The political activities of industry stakeholders must be understood to safeguard the development and implementation of effective public health policies.
Results suggest a strategic advantage of industry stakeholders in influencing Canadian policymakers. While some safeguards have been put in place, increased transparency would allow for a better understanding of industry discourse and help protect public health interests during the policy development process.
The National Health Surveillance Agency (Anvisa in Portuguese), the United States Pharmacopeia (U.S. Pharmacopeia – USP) and the Union of the Pharmaceutical Industry of the State of São Paulo (Sindusfarma) will hold, next week, the 2nd workshop on regulation of dietary supplements. Scheduled for Wednesday (6/1) and Thursday (6/2), starting at 9 am, the event will be held through the Zoom platform.
The meeting will address the regularization of dietary supplements in Brazil, as well as Good Manufacturing Practices and Inspection of irregular products sold online. In addition, the workshop will feature sessions and updates related to probiotics to ensure the quality of dietary supplements.
Front-of-package food labeling is a public health strategy implemented to reduce the consumption of processed food to decrease the incidence of obesity in Mexico. Although there is an increasing focus among public health officials on implementing policies designed to address obesity, much less attention has been paid to how these policies could impact those with disordered eating, despite the fact that millions suffer from such illnesses. Objective. The aim of this article is to present scientific literature related to front-of-package labeling and its impact on obesity and eating disorders. Method. Papers related to nutrition labels and obesity and eating disorders were reviewed. Results. The papers reviewed found no significant improvement regarding the consumption of processed food. Other measurements, including nutritional education, availability, physical education, and body-image acceptance, have a better impact on nutritional health. Discussion and conclusion. Front-of-package labeling is regarded as an important measure in the attempt to reduce obesity levels. However, there is insufficient scientific evidence to suggest that this type of labeling reduces the consumption of processed foods in patients with obesity.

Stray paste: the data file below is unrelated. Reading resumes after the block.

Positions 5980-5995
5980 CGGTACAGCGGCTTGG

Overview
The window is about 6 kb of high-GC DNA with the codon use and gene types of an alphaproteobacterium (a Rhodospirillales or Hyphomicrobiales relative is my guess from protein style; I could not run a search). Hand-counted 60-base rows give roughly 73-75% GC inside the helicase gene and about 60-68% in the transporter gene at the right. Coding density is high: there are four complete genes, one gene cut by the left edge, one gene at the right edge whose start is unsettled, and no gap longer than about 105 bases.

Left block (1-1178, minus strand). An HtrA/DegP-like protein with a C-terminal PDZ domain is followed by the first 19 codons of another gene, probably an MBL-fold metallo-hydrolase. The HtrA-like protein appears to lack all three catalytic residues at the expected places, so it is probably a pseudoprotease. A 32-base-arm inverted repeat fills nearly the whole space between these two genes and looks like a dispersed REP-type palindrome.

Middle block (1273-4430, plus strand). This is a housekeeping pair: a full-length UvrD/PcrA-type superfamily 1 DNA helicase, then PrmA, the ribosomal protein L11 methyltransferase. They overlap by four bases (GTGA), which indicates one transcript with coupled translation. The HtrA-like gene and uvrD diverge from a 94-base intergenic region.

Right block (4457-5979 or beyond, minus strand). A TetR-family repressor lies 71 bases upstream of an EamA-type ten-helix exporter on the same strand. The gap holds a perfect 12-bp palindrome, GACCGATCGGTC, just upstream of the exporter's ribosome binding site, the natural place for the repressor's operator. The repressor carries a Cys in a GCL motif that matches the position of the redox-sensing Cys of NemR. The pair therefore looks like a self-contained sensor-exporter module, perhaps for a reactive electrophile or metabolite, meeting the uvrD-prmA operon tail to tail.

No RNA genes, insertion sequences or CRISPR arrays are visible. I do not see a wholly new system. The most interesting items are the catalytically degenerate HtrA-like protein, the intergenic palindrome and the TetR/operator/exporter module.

The proposal sets, in the interest of legal certainty, a maximum level for the use of ascorbic acid (E 300), sodium ascorbate (E 301) and calcium ascorbate (E302) which applies only for tuna in food categories 09.1.1 “Unprocessed fish” and 09.2 “Processed fish and fishery products including molluscs and crustaceans” in Part E of Annex II to Regulation (EC) No 1333/2008. The use of those food additives in tuna intended for canning in high amounts to artificially restore the colour of fresh tuna flesh does not comply with the general conditions for inclusion and use of food additives in the Union list and with the quantum satis principle.
This delegated Regulation aims at amending certain compositional requirements set out by Commission Delegated Regulation (EU) 2017/1798 for total diet replacement for weight control based on the relevant EFSA scientific opinion.